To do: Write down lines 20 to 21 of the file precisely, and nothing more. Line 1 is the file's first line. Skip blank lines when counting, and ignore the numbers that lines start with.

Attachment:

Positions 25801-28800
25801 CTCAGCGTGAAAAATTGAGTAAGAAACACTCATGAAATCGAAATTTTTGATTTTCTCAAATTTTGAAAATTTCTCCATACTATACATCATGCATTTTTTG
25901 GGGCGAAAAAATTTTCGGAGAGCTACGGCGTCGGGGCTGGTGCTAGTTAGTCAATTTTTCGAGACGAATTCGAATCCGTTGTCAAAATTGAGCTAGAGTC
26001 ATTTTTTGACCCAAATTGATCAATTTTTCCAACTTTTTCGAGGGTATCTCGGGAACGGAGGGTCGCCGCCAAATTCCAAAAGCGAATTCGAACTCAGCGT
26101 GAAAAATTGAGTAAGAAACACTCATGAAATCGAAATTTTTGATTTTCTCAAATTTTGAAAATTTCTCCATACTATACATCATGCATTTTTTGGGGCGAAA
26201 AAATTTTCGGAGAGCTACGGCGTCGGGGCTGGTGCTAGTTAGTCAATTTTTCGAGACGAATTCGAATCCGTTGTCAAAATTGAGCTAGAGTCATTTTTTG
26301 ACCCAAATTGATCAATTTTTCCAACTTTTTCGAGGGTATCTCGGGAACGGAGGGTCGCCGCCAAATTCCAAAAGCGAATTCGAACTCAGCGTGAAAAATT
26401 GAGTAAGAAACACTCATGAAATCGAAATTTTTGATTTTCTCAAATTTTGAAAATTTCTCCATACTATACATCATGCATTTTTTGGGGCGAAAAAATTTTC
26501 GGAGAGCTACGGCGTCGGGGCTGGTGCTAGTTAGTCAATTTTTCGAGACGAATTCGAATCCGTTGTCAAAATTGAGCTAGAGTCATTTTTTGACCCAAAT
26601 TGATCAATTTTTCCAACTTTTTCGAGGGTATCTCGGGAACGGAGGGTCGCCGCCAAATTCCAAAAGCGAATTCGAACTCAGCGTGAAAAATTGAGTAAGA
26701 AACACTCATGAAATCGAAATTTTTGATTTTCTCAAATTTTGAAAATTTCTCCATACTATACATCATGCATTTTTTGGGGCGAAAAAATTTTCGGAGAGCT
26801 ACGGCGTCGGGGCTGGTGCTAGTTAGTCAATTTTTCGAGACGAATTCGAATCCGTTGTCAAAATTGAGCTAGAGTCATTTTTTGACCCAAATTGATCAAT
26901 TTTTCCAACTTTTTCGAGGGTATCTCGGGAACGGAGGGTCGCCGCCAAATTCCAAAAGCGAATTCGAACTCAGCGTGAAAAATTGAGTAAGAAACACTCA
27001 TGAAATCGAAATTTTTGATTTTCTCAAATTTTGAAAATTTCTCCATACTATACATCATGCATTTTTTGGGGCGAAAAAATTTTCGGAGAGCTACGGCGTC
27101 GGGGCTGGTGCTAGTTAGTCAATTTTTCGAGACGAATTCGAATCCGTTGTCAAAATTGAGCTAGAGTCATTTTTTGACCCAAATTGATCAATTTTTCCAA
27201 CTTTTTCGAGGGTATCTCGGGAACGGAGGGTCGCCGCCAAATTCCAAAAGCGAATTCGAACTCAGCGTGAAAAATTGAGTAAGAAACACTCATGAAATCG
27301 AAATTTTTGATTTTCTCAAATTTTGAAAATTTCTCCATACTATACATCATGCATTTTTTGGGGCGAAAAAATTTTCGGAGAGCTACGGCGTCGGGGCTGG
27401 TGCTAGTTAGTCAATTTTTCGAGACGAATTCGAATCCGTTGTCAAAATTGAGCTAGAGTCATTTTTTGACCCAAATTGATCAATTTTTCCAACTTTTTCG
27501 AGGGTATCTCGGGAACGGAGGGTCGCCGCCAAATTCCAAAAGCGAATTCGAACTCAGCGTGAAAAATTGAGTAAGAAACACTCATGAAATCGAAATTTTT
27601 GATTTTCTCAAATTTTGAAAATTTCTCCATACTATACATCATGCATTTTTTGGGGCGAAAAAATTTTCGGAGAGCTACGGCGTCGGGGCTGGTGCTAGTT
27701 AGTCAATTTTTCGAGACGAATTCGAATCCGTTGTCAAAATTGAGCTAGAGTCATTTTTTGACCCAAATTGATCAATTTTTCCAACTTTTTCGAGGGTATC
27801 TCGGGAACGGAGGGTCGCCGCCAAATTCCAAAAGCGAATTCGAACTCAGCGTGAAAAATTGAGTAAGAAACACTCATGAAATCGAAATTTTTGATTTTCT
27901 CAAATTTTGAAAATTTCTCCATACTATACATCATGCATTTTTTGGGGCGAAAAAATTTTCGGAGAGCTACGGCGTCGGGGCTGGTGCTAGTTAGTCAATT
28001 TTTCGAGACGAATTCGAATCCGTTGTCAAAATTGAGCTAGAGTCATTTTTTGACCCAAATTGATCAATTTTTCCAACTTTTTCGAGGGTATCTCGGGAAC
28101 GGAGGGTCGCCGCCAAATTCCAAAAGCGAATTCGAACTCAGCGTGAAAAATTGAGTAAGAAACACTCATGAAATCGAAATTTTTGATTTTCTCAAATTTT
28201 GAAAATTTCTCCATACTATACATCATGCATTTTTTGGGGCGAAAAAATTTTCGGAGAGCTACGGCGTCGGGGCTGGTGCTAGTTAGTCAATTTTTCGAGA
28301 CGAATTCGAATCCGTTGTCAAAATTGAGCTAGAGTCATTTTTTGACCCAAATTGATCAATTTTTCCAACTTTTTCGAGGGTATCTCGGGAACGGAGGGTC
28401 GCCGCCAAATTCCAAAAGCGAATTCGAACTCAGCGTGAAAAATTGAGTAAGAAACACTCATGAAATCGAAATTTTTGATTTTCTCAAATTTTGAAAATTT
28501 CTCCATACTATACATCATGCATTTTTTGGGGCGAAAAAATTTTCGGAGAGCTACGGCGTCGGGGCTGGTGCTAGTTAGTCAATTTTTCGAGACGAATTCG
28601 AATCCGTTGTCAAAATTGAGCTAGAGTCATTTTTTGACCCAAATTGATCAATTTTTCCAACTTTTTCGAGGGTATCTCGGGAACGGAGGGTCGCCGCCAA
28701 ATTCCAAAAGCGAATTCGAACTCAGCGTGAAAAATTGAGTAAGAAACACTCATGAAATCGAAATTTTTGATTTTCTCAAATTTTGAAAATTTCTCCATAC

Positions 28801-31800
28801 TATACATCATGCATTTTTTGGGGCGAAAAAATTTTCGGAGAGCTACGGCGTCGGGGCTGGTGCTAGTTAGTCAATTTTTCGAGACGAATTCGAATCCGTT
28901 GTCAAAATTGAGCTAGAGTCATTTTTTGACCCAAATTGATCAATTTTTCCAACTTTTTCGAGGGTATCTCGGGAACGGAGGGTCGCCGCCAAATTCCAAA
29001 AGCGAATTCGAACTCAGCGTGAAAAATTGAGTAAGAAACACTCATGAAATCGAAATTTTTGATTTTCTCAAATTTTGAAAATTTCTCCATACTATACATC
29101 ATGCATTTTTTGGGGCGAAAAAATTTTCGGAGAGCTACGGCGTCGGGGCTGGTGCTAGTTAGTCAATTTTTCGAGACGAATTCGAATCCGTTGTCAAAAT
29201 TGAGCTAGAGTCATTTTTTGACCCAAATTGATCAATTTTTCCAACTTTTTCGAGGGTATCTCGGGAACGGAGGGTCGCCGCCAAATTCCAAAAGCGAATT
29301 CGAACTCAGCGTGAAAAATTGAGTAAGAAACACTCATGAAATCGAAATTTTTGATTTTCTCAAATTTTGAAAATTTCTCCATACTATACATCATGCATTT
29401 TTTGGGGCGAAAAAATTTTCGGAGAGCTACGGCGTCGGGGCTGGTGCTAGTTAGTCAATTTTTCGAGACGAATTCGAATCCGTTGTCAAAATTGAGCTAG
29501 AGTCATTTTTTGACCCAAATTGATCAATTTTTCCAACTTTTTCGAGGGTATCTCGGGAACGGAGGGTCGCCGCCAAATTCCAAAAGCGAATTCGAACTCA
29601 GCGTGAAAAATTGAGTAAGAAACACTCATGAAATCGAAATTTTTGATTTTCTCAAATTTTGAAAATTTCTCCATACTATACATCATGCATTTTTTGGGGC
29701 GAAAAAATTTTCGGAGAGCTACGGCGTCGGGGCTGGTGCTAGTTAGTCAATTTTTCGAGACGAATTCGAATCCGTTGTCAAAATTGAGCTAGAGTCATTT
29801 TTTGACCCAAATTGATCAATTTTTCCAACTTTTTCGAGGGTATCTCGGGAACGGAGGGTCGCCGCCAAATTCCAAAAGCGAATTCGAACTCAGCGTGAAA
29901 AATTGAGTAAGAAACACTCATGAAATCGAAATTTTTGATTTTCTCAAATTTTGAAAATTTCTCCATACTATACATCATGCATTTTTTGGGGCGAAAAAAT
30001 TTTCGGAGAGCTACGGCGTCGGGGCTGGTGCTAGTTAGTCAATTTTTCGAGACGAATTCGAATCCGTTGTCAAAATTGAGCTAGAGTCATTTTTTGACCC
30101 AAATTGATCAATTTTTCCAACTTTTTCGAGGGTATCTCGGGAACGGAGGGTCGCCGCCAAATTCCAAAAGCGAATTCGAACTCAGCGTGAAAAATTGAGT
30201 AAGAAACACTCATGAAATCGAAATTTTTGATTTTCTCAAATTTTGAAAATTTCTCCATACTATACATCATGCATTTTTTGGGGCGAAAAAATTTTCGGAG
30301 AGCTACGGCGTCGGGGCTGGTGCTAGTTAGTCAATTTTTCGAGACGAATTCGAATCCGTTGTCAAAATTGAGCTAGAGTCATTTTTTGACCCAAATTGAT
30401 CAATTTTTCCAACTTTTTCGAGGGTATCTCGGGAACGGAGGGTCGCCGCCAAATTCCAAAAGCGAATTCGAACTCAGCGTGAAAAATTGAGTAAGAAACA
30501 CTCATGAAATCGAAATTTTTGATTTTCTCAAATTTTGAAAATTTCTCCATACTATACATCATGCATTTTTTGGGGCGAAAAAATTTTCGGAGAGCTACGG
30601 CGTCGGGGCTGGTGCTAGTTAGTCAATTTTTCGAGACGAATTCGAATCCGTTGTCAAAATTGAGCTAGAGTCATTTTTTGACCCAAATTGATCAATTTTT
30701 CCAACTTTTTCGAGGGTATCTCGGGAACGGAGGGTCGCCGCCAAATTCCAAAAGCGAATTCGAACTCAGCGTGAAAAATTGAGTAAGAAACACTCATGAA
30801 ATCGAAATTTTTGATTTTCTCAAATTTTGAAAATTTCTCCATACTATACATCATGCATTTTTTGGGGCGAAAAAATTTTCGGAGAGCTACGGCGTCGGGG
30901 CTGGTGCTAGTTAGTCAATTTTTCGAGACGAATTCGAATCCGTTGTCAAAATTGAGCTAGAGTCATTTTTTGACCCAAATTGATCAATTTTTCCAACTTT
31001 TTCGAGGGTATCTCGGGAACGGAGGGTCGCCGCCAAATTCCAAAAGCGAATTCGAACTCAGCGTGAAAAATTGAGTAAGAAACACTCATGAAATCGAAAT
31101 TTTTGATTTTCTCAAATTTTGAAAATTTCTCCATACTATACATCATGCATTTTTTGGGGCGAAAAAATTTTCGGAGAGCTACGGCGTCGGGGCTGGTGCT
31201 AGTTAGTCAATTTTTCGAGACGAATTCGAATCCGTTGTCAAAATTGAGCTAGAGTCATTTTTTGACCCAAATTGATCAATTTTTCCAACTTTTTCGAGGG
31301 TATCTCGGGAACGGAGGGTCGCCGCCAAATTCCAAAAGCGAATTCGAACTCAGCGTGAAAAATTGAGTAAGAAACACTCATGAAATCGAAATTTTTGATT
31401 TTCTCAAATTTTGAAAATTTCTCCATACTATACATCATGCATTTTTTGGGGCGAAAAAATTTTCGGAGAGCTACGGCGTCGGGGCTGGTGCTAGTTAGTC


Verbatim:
27601 GATTTTCTCAAATTTTGAAAATTTCTCCATACTATACATCATGCATTTTTTGGGGCGAAAAAATTTTCGGAGAGCTACGGCGTCGGGGCTGGTGCTAGTT
27701 AGTCAATTTTTCGAGACGAATTCGAATCCGTTGTCAAAATTGAGCTAGAGTCATTTTTTGACCCAAATTGATCAATTTTTCCAACTTTTTCGAGGGTATC